While certainly there are plenty of people with cars, I think it’s unnecessary here. Tickets are affordable whether you use the system a lot and get a month pass or you simply buy singles or a discounted pack of 4 singles.
The weather in Berlin varies greatly from one season to the next. Summer, late spring, and early fall are fantastic. Mostly warm days around 24°C (75°F) and lows of 15°C (59°F) but occasionally some really hot days. Fortunately, with lots of sunshine bringing the city to life. It’s really a great time to be here.
Winter can be harsh with short, dark, gloomy days and cold weather often dipping below freezing temperatures (high of 3°C / 37°F and lows of -2°C / 28°F).
Despite the winter weather, I still can’t see myself living anywhere else. The variety of international restaurants here is wonderful. It’s a laid-back city where you can be whoever you want to be. And even with my not-so-great German, I can still manage comfortably here. There’s no place like Berlin.
Contributed by Ali from Berlin Travel Tips
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9. Germany -Munich
Munich is considered the top German city for quality of life but it’s an expensive place to live. Fortunately, higher salaries offset this.
Rent for my 29 m2 unfurnished apartment with one bedroom, bathroom, and kitchen, costs US$1,035 / €950 including utilities in Milbertshofen. This is expensive as I live close to the city center and Olympia Park.
The same apartment two minutes walking from my place will cost US$220 / €200 more just because it’s the Schwabing neighborhood. A bit further away from the city center, a 50-60 m2 one-bedroom apartment can cost €950.
Munich is the traffic-jam capital of Germany especially if you have to drive through the city center.
However, Munich has a highly developed urban transport system. I really love how well-connected Munich is with subway lines, city trains, trams and buses.
Most importantly, Munich is a bicycle-friendly city. There are lanes for bikes, and the drivers are very respectful towards bikers. Commuting by bike is definitely the best option in Munich.
The climate in Munich is generally amazing. You can enjoy real winters and real summers. In winter the coldest it can get is around – 4°C / 25°F and the summers are really pleasant, not warmer than 32°C / 90°F.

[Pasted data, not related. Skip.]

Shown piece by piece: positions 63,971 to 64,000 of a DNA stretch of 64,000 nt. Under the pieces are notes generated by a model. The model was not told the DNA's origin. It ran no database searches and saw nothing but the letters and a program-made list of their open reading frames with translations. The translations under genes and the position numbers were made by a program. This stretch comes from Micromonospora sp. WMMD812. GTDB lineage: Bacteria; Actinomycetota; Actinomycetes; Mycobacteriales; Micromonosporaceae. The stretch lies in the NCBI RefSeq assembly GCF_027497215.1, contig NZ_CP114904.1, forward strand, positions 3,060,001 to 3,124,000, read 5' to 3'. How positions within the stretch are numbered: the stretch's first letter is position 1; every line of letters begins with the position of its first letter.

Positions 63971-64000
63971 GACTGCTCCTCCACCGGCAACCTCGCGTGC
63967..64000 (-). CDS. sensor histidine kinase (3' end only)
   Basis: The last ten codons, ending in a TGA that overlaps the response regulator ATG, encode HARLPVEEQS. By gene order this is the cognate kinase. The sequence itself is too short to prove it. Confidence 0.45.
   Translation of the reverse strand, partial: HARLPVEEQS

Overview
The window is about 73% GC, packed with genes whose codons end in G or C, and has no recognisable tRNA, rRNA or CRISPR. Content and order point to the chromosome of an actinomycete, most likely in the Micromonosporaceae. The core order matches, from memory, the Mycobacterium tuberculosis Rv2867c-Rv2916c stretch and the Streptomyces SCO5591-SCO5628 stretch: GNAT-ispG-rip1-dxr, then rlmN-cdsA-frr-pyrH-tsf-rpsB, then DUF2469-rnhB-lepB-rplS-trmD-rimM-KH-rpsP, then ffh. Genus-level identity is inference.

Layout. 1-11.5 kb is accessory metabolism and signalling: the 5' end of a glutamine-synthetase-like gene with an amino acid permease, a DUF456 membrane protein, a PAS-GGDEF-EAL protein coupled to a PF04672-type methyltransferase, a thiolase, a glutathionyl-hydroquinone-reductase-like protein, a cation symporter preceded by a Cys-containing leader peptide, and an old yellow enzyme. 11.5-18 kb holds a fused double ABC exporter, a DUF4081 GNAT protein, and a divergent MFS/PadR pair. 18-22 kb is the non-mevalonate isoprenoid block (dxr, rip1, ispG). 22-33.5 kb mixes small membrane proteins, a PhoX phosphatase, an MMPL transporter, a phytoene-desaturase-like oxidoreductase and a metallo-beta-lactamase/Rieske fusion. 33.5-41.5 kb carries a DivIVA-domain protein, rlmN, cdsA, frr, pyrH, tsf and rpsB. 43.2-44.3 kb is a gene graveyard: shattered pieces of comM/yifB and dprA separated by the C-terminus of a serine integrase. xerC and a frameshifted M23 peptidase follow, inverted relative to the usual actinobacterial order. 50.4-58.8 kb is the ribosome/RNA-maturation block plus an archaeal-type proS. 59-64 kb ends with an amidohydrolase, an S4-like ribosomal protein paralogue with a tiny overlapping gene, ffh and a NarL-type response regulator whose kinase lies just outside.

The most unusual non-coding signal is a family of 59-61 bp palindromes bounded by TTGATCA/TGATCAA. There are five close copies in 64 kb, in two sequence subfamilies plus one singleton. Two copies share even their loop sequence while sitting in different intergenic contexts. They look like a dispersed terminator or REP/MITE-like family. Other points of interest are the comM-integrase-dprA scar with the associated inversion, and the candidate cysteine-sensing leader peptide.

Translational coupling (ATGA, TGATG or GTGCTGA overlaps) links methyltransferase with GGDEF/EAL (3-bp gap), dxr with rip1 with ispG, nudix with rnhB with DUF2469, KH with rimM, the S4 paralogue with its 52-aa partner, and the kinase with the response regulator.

What I love about living in Munich is that it is surrounded by beautiful mountains, lakes, fairy tale castles and medieval towns. Most of the places you can reach in less than two hours.
In the mountains, in winter, you can ski, snowboard, sled and hike in the Alps. It’s easy with public transport. You can take your skis, buy a daily ski ticket at the train station which includes a train ride and a ski pass.
Munich might be expensive but it is worth every penny.
Contributed by Diana from Globetrotting Detective
10. Greece – Athens
Cost of living: 58.97
Over the years Athens has become a popular European destination for expats. This vibrant city enjoys fantastic weather almost all year around, close proximity to other European cities and a much more affordable cost of living.
Following the years of crisis Athens emerged as a creative city, transforming the capital into a vibrant hub – open to new ideas and exciting projects. The Greeks are hospitable people and have this tremendous zest for life, they find beauty in the simplest things like meeting friends for coffee – the coffee culture in Greece is definitely a highlight.
The many neighbourhoods of Athens offer a great choice of accommodation options for all tastes and budgets. A one-bedroom apartment in the city centre can cost somewhere between US$392 to US$728 / €350 to €650.
The south of Athens, known as the Athenian Riviera, is a popular destination among the expats and especially families with children since many of the private schools are located at a close proximity and of course the numerous beaches that dot the coast make it a fantastic destination for a quality lifestyle.
The warm summers have highs of 32°C (90°F) and lows of 23°C (73°F). And the winters are not too drastic with highs 13°C (55°F) and lows of 7°C (45°F).
The city center is well connected to the surrounding areas by a state-of-the-art metro that looks like a museum. A car is rarely needed for those who choose to live in the city center as parking can be a challenge and moving around on foot is highly preferential.
The areas in the south like Glyfada and Voula can also be reached by tram. The cost of taxis is relatively less compared to other European cities. And best of all, Athens is the gateway to the amazing Greek islands making it a perfect base to explore the rest of Greece at your own pace.
Contributed by Athenian Riviera
11. Italy – Bergamo
Cost of living: 72.64
I’m an American (now Italian dual citizen) living in Bergamo, Italy, a hidden gem for expats seeking complete cultural immersion, beauty, and convenience!